Kickoff is at 7:30pm.



The Plowboy Center on Broadway at Bois d'Arc Street.
If you live in Roscoe, you can’t have helped but notice the new building going up at 1000 Broadway, just across the street from the Community Center.  Tom and Max (née Maxine Althof) Watt, both Roscoe alumni who now live in Clovis, NM, are building what they call the Plowboy Center. 

In front is what will be a 1400 square foot bed & breakfast, and behind it a fourteen-unit self-storage facility, two garages, and a 12’ x 40’ covered patio.  The bed & breakfast will be fully furnished for short-term rentals, although Tom and Max say it will be a “Plowboy Bed & Breakfast,” where guests make their own bed and their own breakfast.   

They also say the covered patio will be available to the city if needed during major downtown events, and the bed & breakfast can also be used as an extension to the Community Center. 

They hope the facility will be finished in time for use during the Wind Festival on October 20.   In the future they hope also to build a similar structure just to the west with either more self-storage units or three to four small apartments, depending upon need.



Show pigs on display at last year's Nolan County Stock Show.
Allen Richburg, Cullen Presley, and others have scheduled a major show-pig sale at the Roscoe FFA Ag Barn on Saturday, October 20, the same day as the West Texas Wind Festival.  Over twenty breeders will each be bringing from one to six barrows and gilts from locations all over Texas as well as Oklahoma, Ohio, and Wisconsin.  There will be a total of 100 to 120 July and August show pigs of various breeds for sale.

The Sale Order Show will start at 1:00pm with Reggie Spencer of Colorado City as judge.  The auction will begin at 7:00pm with opening bids set at $200. 

The Roscoe FFA Chapter will run the concession stand. 

The sale will be an excellent opportunity for anyone with kids who are planning to show pigs for the upcoming stock show year.  For more information, consult the Roscoe Show Pig Sale Facebook page, or contact Allen Richburg at 325-236-5666 or Cullen Presley at 325-338-2457. 

On Monday, October 8, there will also be the 21st Annual West Texas Rehab Benefit Pig Sale to raise money for the West Texas Rehab Center in Abilene.  It will be held at 7:00pm in the Wylie FFA Barn.  Breeders who would like to donate pigs to the sale should contact Allen Richburg at 325-236-5666 or Denny Heathcott at 325-754-5610.  For more information, go to the West Texas Rehab Benefit Pig Sale Facebook page



It’s been sunny, hot, and dry without even a threat of precipitation.  The highs Monday and yesterday reached 100°F.  Lows were in the seventies.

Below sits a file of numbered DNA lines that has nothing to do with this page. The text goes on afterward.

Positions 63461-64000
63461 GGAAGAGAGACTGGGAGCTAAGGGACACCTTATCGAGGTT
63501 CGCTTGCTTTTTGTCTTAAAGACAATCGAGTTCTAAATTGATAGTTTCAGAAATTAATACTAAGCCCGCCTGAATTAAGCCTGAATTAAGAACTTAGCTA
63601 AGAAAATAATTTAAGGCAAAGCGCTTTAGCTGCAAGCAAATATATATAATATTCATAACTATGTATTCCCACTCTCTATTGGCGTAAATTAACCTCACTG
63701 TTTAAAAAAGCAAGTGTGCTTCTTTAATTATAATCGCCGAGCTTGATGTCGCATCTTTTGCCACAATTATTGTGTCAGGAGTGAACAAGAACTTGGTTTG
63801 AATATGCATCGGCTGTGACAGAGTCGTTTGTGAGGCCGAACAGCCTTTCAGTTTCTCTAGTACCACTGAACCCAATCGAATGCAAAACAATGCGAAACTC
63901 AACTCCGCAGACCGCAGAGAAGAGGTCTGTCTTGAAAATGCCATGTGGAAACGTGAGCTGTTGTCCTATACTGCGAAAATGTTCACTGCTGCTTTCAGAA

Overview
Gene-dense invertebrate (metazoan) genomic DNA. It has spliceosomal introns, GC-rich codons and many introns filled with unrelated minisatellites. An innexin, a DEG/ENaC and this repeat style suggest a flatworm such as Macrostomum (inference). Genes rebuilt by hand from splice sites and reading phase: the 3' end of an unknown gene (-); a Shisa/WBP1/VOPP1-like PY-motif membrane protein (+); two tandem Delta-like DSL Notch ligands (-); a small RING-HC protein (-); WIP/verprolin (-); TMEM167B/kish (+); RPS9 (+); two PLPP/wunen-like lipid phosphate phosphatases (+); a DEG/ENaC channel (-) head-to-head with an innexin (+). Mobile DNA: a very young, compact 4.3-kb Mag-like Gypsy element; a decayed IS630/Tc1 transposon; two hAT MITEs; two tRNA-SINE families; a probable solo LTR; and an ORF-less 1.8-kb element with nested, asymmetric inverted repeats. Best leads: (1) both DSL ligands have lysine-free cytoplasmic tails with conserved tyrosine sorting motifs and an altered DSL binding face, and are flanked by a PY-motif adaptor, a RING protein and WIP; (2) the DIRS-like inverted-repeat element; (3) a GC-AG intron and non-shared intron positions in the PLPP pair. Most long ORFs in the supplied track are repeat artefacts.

The near outlook is for more of the same.  Today’s high should be around 103°, tomorrow’s 101°, and Friday’s 102° with lows in the mid-seventies.  On Friday night a norther is supposed to blow in, bringing a 20% chance of rain and taking nightly lows down into the sixties.  Saturday and Sunday’s highs will be in only the eighties.  



Vela Evans, 95, died Thursday, August 30, at Hendrick Hospice in Abilene.  Graveside services were held on Sunday in Restland Cemetery in Gatesville.

Vela Hall was born January 26, 1917, in Coryell County and grew up near Crawford.  After graduating from Crawford High, she went to Tarleton State and graduated in 1936.  She married William Riley Alexander on April 18, 1937.  They farmed in McLennan County before moving to Wastella in 1943. Mr. Alexander was killed in a farming accident in 1963.

From 1957 to 1968 she worked at Anthony’s in Sweetwater and the ASCS offices in Colorado City and Sweetwater.  She was then Roscoe’s Postmaster until1974, when she married Herbert S. Evans.  They lived in Friona, Marion, and New Braunfels.  Mr. Evans died in June 1995, and in December of that year, she returned to Roscoe.  In 2001, she moved to assisted living at Hoyt House in Sweetwater. 

Survivors include two daughters, Elizabeth Ostlund of Sweetwater and Virginia Williams and husband Larry of Roscoe; one sister, Mrs. Edna Beth Beckelhymer and husband Roy of Austin; one brother, Halbert Weldon Hall and wife, Betty, of Bryan; two stepsons, Jim Evans of Yelapa, Mexico and Carl Evans of San Antonio, Texas; two stepdaughters, Elna Morton and husband Larry of Erie, PA, and Nancy Matz and husband Jack, of McKinney; four grandchildren; seven stepgrandchildren; six great-grandchildren; four step great-grandchildren; two nephews and eight nieces, including Mrs. Letha Boston of Roscoe and Rebecca Gracey of Albuquerque, NM.

Memorials may be given to favorite charities or Hendrick Hospice Care, 1682 Hickory Street Abilene, Texas, 79601.  Online condolences may be expressed at



Jackie Lee Fitts, 77, passed away last Wednesday, August 29, at the Midland Hospice in Midland.  Graveside services were held on Friday, August 31, at Sunset Memorial Gardens of Odessa. 

He was born July 13, 1935, to Jack and Dorothy Fitts of Roscoe.  He grew up here and graduated from Roscoe High in 1953.  He then entered the Army and was stationed in Korea, Italy, and Germany over the next thirteen years, serving as a warrant officer in a missile battery.  Upon discharge and return to west Texas, he worked for EDI and later became a partner in ESI Supply of Midland.

He was preceded in death by his parents and a son, Richard Greg Fitts.

He is survived by his wife, Jan; his daughter, Sherrill Fitts Wells and husband Shane of Odessa; Jeff Freeman and wife Karen, Eric Freeman and wife Paula, of Odessa, and Leslie Parry of New Orleans; his sister, Kay Posey of Midland; seven grandchildren, two great grandchildren and numerous nieces and nephews.

Online condolences may be expressed by clicking here.